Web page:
Intentions of the Holy Father for April

Ecology and Justice. That governments may foster the protection of creation and the just distribution of natural resources.
Hope for the Sick. That the Risen Lord may fill with hope the hearts of those who are being tested by pain and sickness.

Liberty in the Land We Love

4 July 2007 - Independence Day

At the Independence Day morning Mass at my parish yesterday, the priest preached about the true nature of liberty. I'd like to share a brief summary of his thinking.

Liberty, he said, is the ability to choose. Our culture mistakenly thinks the ability to choose somehow places the choice in a moral vacuum. That is, because a person is able to choose been option A and option B, the two options must be equally good in moral terms. While this line of thought is true enough when considering which iPod to buy, in moral questions it is not necessarily the case. Some choices are wrong in themselves. Others are not necessarily wrong, but might be less good than better options also available. Do we have an obligation then, always to use our freedom to choose the best good?

Well, he reasoned, we were made for the greatest good, for the greatest happiness. Choosing anything else, that we know to be a lesser good, can never be the right choice for us. In fact, doing so creates a rift within us. The rift that opens is between our conscience, which indicated the best good, and our appetites and passions, to which we surrendered to choose a lesser good. Our conscience, without being linked to our powerful passions, gradually becomes weaker. Our passions, without the governance of our conscience, gradually become more unruly and uncontrollable. Eventually, we will become enslaved to them and have no other choice but to comply with whatever they dictate to us.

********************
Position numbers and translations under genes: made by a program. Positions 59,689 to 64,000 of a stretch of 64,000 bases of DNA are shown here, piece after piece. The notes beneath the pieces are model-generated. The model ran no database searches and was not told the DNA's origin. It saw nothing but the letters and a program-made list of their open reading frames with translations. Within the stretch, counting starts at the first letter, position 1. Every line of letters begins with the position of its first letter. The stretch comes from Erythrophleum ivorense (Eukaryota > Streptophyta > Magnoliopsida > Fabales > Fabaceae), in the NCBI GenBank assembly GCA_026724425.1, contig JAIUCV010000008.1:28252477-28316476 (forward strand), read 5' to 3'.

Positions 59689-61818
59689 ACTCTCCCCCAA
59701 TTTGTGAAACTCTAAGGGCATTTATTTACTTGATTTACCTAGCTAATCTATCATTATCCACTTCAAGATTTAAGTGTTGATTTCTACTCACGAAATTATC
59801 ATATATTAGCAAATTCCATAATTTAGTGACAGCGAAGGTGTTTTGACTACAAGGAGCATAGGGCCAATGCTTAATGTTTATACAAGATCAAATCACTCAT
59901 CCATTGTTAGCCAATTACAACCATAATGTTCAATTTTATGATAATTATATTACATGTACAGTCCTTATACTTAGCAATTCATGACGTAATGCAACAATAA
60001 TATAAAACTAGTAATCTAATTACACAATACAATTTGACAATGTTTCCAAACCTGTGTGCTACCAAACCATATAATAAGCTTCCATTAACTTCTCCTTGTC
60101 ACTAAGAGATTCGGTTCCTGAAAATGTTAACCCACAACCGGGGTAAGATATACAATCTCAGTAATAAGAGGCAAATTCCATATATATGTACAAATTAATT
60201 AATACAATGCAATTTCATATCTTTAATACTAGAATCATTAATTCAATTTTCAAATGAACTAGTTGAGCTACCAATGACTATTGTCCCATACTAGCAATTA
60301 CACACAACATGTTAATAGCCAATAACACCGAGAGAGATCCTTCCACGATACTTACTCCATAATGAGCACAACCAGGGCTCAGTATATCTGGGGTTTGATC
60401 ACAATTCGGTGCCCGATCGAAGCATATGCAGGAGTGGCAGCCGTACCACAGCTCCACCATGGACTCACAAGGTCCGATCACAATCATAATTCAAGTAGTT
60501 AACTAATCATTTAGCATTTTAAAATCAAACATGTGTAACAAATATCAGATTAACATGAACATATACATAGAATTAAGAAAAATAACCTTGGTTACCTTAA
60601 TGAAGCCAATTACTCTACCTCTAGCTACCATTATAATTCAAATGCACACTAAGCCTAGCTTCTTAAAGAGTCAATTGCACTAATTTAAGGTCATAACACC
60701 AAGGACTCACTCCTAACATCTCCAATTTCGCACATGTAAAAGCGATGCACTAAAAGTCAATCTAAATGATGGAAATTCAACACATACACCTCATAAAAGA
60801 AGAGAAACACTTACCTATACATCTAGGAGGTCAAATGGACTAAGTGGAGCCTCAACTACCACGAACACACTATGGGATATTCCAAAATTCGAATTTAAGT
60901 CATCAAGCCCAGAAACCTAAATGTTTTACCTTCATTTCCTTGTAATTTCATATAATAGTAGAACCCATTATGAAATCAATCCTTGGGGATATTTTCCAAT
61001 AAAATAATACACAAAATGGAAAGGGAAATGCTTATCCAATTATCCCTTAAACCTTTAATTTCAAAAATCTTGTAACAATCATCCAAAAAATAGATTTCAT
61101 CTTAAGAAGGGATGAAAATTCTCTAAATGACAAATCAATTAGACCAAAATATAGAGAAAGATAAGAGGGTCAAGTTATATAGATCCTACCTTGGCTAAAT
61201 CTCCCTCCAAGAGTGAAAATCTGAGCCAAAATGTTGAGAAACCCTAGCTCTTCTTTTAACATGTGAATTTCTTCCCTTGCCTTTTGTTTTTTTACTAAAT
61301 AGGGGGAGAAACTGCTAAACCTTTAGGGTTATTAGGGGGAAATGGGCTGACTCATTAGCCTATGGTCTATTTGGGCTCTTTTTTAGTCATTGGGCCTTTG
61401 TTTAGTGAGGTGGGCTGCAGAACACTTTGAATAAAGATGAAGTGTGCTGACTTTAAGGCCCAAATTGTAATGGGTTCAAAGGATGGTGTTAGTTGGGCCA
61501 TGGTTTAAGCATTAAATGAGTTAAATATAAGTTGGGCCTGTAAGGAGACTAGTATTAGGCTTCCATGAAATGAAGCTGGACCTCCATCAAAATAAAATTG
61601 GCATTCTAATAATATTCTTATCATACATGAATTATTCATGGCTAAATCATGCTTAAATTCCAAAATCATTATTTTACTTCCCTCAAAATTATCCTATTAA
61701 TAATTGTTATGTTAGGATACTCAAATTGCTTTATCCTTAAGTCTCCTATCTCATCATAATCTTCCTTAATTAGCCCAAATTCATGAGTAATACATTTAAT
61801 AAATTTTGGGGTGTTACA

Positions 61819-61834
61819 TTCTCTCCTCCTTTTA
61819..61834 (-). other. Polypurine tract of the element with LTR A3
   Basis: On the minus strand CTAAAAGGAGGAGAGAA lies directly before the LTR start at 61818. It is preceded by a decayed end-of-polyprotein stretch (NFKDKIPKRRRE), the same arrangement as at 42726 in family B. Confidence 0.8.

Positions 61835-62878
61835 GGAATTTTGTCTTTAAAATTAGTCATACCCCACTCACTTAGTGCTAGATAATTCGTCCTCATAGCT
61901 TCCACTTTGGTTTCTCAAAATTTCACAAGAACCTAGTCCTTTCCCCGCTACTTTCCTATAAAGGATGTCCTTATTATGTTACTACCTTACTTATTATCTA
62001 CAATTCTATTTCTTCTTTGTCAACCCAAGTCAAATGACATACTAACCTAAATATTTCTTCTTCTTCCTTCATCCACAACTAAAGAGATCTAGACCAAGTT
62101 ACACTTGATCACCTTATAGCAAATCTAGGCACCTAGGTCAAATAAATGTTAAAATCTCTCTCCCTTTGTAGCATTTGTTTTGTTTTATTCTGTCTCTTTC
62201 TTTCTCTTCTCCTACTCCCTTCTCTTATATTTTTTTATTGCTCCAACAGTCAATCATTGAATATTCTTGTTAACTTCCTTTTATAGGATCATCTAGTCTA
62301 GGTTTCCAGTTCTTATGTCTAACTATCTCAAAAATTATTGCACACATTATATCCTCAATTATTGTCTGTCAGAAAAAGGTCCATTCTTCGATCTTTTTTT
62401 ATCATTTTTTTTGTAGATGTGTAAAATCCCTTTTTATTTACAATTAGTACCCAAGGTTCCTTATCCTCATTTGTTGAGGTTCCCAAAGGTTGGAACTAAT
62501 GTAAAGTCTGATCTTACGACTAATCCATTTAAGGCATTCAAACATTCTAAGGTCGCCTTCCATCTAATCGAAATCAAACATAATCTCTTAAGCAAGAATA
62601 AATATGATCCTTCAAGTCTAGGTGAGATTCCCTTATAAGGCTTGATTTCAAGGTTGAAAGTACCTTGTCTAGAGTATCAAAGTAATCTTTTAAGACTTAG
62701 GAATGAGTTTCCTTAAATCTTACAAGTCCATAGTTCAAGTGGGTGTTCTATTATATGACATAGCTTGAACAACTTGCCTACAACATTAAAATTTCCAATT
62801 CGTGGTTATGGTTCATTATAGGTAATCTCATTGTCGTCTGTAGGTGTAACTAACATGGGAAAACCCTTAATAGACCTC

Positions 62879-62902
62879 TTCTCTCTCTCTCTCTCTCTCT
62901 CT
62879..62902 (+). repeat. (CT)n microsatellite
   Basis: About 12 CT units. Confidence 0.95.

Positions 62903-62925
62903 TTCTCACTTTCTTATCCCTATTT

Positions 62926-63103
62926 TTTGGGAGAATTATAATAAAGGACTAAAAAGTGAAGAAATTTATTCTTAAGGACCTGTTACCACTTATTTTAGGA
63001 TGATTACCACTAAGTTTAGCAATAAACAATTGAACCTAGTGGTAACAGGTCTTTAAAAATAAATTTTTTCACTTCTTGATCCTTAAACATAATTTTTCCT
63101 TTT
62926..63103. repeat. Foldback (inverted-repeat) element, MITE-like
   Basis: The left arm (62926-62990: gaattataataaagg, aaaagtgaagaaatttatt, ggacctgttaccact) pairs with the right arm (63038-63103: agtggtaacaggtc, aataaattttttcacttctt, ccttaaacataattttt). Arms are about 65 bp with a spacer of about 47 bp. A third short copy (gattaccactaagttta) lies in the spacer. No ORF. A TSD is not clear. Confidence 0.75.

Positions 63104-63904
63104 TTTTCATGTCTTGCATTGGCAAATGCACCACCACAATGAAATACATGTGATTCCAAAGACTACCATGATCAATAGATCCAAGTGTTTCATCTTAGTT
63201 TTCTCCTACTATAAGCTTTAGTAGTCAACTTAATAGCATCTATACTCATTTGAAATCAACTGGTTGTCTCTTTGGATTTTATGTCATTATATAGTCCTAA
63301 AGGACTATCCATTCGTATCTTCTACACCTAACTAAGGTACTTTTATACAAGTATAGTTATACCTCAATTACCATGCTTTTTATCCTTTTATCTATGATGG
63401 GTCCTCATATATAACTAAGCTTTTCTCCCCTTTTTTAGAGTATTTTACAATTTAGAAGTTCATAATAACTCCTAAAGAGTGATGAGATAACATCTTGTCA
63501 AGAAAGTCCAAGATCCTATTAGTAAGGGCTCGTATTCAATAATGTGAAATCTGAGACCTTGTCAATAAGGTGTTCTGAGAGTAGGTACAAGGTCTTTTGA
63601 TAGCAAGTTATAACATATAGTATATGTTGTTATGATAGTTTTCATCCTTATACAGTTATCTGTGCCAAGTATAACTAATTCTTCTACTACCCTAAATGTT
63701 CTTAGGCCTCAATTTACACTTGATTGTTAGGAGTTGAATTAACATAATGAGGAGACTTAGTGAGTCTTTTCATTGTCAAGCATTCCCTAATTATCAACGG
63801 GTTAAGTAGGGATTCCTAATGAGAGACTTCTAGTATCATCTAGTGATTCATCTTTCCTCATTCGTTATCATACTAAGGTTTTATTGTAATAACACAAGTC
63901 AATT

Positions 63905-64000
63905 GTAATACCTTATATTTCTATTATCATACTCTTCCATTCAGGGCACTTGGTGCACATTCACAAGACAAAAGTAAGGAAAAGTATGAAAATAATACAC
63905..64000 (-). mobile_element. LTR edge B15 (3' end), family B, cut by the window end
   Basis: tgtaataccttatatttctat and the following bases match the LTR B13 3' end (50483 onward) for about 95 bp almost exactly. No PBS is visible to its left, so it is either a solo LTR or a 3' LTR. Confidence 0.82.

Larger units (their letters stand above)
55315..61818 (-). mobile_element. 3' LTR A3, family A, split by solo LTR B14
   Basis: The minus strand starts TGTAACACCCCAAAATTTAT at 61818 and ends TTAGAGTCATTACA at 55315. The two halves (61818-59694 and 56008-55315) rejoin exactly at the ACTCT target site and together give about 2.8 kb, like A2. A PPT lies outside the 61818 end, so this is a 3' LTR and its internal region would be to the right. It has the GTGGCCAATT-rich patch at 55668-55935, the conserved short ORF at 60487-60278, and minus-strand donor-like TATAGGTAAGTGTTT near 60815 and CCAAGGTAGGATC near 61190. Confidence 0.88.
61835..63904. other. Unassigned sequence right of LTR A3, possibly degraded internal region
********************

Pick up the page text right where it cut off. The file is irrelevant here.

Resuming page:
St. Augustine writes, "Though a man be a slave, if he be virtuous he is free. And though he be a king, he is a slave to as many masters as he has vices." He might very well have been describing many in our modern society. So many in our culture are unable to control spending habits or are addicted to a range of substances and activities "to take our mind off things." We frequently overeat even at great financial expense and detriment to health. We are absorbed by a false personalization in the "personalized" world of electronic gadgets and anonymous internet relationships, even to the point of neglecting real relationships. We yet somehow think of ourselves as free.

"Free for what?" one just must ask. Free for what? To be happy? It all seems overwhelming to me - even as these vices play out in my own little life - until I remember something key. Our Lord told his apostles about all the horrible things that would seem to overwhelm the world, and then added, "I have said this to you, that in me you may have peace. In the world you have tribulation; but be of good cheer, I have overcome the world," Jn 16:33. If we look to a political or military solution for the world's problems, we might get something temporary and fading, as in the various peace accords between Israel and the Arab Palestinians. We might. But if we look to Christ, and cling to Him, then we will overcome with Him.

On a (much) happier note, the fireworks last night were beautiful against the navy-gray sky.

Let's love America and pray for her and work to improve her. Not because she is perfect, but because God has given us to her, and her to us.

1 comment:

Chavo said...

The fireworks were indeed beautiful.